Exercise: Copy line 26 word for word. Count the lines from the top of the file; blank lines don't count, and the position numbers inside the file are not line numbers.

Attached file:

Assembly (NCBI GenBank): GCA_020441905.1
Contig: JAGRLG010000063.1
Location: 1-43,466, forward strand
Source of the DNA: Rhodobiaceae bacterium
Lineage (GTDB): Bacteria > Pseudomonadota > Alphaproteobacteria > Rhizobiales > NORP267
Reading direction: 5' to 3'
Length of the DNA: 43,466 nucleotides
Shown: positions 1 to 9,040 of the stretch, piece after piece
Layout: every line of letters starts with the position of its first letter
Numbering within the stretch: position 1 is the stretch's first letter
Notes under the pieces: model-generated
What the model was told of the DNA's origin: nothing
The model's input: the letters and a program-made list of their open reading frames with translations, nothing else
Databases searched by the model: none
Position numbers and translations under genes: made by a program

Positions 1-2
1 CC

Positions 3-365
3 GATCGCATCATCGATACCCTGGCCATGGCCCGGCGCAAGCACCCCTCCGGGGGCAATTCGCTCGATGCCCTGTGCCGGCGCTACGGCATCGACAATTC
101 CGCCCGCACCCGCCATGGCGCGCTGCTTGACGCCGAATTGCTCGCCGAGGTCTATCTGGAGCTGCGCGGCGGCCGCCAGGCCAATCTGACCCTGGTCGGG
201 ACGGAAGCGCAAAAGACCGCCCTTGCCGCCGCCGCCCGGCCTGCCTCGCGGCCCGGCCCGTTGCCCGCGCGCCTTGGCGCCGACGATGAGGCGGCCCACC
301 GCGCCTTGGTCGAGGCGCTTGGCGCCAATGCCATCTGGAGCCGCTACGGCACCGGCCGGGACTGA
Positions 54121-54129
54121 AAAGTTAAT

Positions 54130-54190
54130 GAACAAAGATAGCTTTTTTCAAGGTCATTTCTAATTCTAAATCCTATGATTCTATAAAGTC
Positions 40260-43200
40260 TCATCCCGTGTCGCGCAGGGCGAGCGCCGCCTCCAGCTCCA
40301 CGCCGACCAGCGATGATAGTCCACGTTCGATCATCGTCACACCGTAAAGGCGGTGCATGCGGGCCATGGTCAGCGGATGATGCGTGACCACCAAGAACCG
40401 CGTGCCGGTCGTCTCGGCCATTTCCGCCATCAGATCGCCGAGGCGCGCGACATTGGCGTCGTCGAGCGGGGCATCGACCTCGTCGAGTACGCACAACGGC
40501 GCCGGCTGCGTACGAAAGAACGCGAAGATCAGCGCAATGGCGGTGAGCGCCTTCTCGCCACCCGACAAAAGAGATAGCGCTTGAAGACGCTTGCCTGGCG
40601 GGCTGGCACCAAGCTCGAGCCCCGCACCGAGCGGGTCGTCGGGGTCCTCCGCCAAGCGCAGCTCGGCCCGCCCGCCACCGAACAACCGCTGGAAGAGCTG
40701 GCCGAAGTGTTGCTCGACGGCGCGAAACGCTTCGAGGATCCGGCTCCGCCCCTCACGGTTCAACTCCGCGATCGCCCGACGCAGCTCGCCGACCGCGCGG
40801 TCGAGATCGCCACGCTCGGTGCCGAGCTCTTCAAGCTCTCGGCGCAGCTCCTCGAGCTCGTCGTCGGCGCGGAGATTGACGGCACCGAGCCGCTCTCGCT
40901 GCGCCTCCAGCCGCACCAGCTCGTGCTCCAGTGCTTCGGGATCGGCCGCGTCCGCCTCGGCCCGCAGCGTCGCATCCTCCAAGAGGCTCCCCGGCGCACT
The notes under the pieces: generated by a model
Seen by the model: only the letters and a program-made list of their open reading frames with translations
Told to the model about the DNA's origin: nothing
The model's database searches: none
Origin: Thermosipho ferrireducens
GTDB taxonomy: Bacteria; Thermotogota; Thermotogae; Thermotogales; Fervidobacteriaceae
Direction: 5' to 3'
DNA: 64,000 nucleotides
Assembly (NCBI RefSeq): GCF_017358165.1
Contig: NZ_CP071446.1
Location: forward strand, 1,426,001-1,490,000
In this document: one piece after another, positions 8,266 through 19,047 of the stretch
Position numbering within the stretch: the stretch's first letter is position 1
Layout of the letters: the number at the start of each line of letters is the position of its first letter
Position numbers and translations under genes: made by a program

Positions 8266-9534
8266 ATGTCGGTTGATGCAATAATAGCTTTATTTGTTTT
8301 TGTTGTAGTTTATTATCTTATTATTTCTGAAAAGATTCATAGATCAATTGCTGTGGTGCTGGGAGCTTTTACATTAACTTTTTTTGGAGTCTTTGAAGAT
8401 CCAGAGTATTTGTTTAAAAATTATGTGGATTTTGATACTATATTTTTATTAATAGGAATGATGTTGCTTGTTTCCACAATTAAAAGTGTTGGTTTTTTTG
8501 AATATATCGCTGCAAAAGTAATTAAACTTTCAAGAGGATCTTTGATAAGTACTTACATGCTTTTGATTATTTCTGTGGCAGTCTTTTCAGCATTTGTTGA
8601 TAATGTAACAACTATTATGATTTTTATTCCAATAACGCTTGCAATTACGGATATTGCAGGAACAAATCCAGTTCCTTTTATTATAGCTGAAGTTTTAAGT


54130 GAACAAAGATAGCTTTTTTCAAGGTCATTTCTAATTCTAAATCCTATGATTCTATAAAGTC